Amber: A Perfect Fossil Trap

by Volker Arnold (Text also in German)

  Pollen Grains Extracted from Early Eocene Oise Amber
Which tree produced the Baltic amber resin?

Discovering journey through a piece of Baltic amber - Find inclusions yourself!
Animations of amber inclusions from a Laser Scanning Microscope
Series: The actual inclusion photograph

Amber is fossil resin. Animals, parts of plants, and other debris, which became entombed in the resin, are more or less perfectly coated and preserved by the amber from which the resin developed. There are many types of amber of different ages, but most are from the Mesozoic or Cenozoic Eras. Known of for centuries, Baltic amber is found along the coast in the vicinity of East Prussia, dating from the Eocene Epoch, Tertiary Period (40-50 million years old). One can find Baltic amber drifting at other places along the Baltic Sea coast, particularly in Lithuania, Poland, at the Isle of Usedom and along the "Darß." Amber is also found along the German North Sea coast, and along the coasts of Denmark, Sweden, northern Netherlands, and eastern England. Ice age deposits concentrated amber in places such as the lowlands of northern Germany. The Bitterfeld or Saxonian amber is a special quality of Baltic amber, which is found in the abandoned brown coal pit, Goitzsche, near Bitterfeld in Saxonia-Anhalt, Germany.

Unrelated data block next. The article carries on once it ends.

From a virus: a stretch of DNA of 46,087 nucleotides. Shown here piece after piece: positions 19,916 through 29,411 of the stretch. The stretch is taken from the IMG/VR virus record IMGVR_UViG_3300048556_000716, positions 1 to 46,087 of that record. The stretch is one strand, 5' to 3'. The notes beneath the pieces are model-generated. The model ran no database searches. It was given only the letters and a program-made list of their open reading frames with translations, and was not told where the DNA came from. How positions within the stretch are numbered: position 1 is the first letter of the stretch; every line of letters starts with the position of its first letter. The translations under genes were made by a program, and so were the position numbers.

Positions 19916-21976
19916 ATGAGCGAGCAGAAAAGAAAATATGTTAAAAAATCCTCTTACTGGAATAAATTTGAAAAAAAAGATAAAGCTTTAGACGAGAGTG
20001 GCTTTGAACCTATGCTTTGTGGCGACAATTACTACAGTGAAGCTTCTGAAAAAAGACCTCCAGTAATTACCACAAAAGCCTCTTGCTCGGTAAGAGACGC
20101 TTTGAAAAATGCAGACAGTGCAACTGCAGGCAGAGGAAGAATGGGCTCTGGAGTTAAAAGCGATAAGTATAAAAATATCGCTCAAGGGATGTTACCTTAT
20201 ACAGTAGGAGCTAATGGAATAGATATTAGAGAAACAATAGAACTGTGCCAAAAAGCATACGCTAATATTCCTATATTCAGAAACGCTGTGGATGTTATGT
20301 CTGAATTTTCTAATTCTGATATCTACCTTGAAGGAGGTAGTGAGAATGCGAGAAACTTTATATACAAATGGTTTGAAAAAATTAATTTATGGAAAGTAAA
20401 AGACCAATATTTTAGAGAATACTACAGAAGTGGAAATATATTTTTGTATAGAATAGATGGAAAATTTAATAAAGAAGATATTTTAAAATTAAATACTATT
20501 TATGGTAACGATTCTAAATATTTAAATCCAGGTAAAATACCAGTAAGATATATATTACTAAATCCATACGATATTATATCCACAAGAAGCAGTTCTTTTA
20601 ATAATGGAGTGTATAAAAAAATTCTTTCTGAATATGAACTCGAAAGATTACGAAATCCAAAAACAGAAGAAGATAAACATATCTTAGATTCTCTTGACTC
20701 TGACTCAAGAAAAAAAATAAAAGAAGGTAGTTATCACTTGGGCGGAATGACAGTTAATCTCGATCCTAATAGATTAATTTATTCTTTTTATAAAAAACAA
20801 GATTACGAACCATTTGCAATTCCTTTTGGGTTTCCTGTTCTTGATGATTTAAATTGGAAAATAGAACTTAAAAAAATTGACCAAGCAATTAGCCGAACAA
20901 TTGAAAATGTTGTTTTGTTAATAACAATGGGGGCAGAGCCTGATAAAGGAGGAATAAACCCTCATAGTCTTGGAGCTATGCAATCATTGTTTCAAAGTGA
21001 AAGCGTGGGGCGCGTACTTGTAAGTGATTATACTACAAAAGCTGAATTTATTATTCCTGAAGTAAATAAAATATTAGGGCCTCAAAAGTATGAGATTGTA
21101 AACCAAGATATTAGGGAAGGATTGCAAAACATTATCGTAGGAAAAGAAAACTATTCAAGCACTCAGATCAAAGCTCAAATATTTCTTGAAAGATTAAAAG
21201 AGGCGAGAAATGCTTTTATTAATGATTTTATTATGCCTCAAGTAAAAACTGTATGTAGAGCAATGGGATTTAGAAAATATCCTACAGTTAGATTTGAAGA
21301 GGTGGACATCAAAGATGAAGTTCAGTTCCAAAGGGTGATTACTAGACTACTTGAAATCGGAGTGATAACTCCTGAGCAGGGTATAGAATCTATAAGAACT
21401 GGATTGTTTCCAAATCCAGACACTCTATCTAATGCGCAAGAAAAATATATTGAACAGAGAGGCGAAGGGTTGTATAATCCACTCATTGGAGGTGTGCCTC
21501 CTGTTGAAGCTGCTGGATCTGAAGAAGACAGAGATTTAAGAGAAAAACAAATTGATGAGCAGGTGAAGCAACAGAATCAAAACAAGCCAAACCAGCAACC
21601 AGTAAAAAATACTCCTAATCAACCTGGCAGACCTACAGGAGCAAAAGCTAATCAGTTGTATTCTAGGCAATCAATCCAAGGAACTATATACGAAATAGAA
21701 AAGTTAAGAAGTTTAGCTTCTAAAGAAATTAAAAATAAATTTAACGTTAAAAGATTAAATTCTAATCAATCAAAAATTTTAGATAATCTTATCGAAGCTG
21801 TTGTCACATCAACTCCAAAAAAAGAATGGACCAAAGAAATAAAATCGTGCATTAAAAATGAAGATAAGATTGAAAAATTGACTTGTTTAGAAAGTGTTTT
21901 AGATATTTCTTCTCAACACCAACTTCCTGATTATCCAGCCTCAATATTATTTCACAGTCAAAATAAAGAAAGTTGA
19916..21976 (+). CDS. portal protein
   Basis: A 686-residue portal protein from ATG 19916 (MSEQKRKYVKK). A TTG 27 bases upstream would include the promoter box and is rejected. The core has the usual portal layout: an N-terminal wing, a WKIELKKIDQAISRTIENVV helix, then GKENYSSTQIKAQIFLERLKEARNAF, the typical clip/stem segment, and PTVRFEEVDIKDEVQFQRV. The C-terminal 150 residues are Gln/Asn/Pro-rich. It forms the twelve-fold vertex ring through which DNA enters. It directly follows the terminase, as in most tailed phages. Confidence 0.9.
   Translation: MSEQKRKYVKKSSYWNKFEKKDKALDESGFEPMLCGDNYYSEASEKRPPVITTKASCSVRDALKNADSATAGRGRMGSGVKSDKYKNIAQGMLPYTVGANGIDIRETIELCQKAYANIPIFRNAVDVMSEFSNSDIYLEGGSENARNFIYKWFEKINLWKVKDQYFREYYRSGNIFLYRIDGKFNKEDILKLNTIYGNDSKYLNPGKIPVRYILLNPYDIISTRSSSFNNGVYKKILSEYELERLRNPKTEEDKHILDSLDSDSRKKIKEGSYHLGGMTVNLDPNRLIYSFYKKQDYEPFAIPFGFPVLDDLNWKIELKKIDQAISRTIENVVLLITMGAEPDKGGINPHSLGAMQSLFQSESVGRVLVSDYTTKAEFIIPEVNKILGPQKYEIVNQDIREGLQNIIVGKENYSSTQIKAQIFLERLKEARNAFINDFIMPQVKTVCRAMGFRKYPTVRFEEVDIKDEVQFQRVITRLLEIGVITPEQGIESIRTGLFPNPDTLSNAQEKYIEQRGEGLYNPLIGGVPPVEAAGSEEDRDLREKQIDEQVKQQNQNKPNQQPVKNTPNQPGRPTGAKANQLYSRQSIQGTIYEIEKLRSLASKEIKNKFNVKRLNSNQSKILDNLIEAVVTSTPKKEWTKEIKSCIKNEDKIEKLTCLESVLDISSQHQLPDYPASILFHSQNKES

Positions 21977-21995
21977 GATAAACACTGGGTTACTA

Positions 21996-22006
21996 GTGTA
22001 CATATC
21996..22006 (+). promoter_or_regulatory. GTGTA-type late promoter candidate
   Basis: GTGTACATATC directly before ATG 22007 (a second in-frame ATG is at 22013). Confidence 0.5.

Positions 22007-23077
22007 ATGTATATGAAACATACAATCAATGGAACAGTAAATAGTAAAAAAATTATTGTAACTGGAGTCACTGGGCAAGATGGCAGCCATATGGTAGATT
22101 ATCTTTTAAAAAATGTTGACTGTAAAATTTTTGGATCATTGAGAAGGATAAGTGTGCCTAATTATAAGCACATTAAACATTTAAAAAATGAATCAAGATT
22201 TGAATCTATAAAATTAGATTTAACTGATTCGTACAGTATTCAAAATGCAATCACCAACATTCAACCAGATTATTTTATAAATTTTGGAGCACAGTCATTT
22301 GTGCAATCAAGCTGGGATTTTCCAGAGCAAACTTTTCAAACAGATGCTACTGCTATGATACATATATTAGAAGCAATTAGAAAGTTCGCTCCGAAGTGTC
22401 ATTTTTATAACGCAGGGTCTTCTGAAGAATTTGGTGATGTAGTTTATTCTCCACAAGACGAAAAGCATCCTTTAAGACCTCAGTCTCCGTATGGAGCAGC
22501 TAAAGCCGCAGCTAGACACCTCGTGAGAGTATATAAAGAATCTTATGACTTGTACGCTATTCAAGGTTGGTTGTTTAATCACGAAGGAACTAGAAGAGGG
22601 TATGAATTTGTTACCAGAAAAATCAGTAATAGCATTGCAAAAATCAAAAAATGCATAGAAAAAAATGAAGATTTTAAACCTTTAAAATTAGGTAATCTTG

amber piece of thumbnail size from Westerheversand, German North Sea coast An amber piece of thumbnail size in situ. The specimen washed ashore between shells and floating wood at Westerheversand, Eiderstedt (Schleswig-Holstein region, Germany, North Sea coast).

By the way, an amber collection does not have to be expensive. You can purchase amber with inclusions for prices as low as a few dollars to thousands of dollars, depending upon size, preservation and rarity of the piece. Although you can view amber and inclusions with an inexpensive magnifier, such as a 10X loupe, fine details must be discerned with more sophisticated equipment. A high-powered stereomicroscope, the proper cold-light lamp, and a camera attachment, although rather expensive, are necessary if you want to observe and archive your collection.

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copyright 1998, 1999 © Volker Arnold. All rights reserved. Author thanks Susie W. Aber for translation help.